OMAHA, Nebraska (AFP) — Brendan Hansen's chance of regaining his 200m breaststroke world record from Kosuke Kitajima in a Beijing Games showdown died Thursday with his shock defeat at the US Olympic swimming trials.
Hansen, who had already secured his Beijing berth in the 100m breaststroke, became the first major upset victim of the trials as training partners Scott Spann and Eric Shanteau surged past him on the final lap to finish one-two.
While Hansen crashed out, Garrett Weber-Gale was backing it up, posting his second sub-48sec time in two days with his victory in the men's 100m freestyle.
Weber-Gale had dipped under 48 seconds for the first time in Wednesday's heats with a time of 47.78, and he won the final in 47.92, ahead of 32-year-old Jason Lezak (48.05).
"I feel elated," Weber-Gale said. "I told you guys it was going to take 47 to get on the team, and I came ready to swim 47."
"Thankfully, all the hard work and dedication has paid off."
Lezak couldn't quite match his scintillating 47.58 of the semi-finals, but the veteran said he was more than satisfied with his performance here.
"Three swims under my previous best time, nothing to get down about," he said.
Nor was Lezak too concerned that Frenchman Alain Bernard's world record of 47.50 remained out of reach.
"Honestly I don't really care about that world record, who knows how long that record will stand," he said. "I'm just going after a spot (on the team) and a medal in Beijing."
Lezak missed out in Athens four years ago, when as a top medal contender in the 100m free, he failed to advance to the semi-finals.
Now he'll get at least one more chance for individual Olympic glory, as well as sprint relay gold, and he'll try to add one more event when he swims the 50m free this weekend.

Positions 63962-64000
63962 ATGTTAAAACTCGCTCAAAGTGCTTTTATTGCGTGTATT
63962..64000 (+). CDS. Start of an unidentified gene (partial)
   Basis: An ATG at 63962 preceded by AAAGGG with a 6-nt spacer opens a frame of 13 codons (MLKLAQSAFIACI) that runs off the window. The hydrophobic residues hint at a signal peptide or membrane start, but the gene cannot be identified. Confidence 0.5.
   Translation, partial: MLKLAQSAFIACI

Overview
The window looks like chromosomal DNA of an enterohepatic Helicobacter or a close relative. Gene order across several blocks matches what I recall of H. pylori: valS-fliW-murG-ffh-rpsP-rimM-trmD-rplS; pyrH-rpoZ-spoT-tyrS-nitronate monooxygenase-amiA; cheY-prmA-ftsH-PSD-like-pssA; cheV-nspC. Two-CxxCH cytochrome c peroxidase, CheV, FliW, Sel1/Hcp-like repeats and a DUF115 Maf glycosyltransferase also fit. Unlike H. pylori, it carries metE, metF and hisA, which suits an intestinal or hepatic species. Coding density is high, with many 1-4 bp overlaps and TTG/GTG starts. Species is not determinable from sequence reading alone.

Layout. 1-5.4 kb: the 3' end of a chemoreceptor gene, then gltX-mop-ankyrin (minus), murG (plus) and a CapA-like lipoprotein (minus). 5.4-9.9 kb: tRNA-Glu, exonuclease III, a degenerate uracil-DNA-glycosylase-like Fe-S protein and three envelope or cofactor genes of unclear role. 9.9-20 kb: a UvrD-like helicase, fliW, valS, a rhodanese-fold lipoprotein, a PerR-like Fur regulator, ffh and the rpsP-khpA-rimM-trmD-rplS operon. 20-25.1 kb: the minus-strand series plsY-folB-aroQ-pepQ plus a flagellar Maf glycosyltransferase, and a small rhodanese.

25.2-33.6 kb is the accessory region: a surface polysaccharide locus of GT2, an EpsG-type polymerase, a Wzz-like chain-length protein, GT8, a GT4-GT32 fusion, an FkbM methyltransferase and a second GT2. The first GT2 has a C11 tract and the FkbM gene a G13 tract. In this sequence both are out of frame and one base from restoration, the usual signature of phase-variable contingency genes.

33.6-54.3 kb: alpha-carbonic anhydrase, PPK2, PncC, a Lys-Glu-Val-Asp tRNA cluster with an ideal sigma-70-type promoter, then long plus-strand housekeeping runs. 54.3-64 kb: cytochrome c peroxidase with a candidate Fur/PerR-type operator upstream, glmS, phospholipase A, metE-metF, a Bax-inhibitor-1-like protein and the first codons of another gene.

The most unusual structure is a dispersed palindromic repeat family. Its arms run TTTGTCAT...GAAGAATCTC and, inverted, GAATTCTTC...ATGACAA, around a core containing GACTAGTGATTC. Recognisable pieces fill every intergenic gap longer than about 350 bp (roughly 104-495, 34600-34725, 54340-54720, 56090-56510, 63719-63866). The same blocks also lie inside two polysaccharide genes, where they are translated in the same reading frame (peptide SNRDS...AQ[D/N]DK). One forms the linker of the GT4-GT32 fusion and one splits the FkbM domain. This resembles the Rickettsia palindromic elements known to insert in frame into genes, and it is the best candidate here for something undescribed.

"It definitely takes the pressure off - the 50 has always been my secondary event," Lezak said.
Hansen, however, lost out on one shot at Olympic redemption. Although he'll likely get a 100m breaststroke showdown with his Japanese rival Kosuke Kitajima, he won't get a shot in the 200m, in which Kitajima shattered Hansen's world record on June 8.
The Japanese swimmer snagged both breaststroke golds in Athens, with Hansen second in the 100m and third in the 200m.
"I might have been worried too much about getting this done and not worried enough about the guys who were gunning after me," Hansen said. "My hat's off to those two. I train with them every day, maybe I trained them a little too well."
Spann posted the first sub 2:10 swim of his career, winning in 2:09.97. Shanteau touched second in 2:10.36 while Hansen faded to fourth in 2:11.37.
The Americans will have their work cut out in Beijing, since Kitajima set raised the bar earlier this month with a time of 2:07.51, and Hansen is the only other swimmer ever to break 2:09. Brenton Rickard clocked a strong 2:09.51 at Australia's trials in March.
Elaine Breeden booked her second individual spot on the team with a victory in the 200m butterfly in 2:06.75, adding it to her runner-up finish in the 100m fly. Kathleen Hersey was second in 2:07.33.
Michael Phelps continued his progress toward a fourth individual berth, posting the second-fastest time in the 200m individual medley semi-finals.
Ryan Lochte was quickest in the medley semis in 1:57.57, with Phelps posting a 1:58.05.
The medley was the second half of a tough double assignment for Lochte, coming less than an hour after he posted the second fastest time in the 200m backstroke semis of 1:56.52 behind Aaron Peirsol (1:55.78).
Phelps, who has already qualified with victories in the 400m medley, 200m freestyle and 200m butterfly, will tackle the 200m medley final on Friday as well as launching his final individual bid in the 100m butterfly.
Katie Hoff suffered her first disappointment of the week, failing to qualify for the women's 100m freestyle final after victories in the 200m and 400m medleys, 200m and 400m freestyles.
Natalie Coughlin led the way in the semi-finals with a time of 53.66, with evergreen Dara Torres, 41, second-fastest in a personal best 53.76.
Rebecca Soni was fastest in the women's 200m breaststroke semi-finals with a time of 2:23.05, with 2004 Olympic gold medallist Amanda Beard, 26, second-fastest in 2:25.43.
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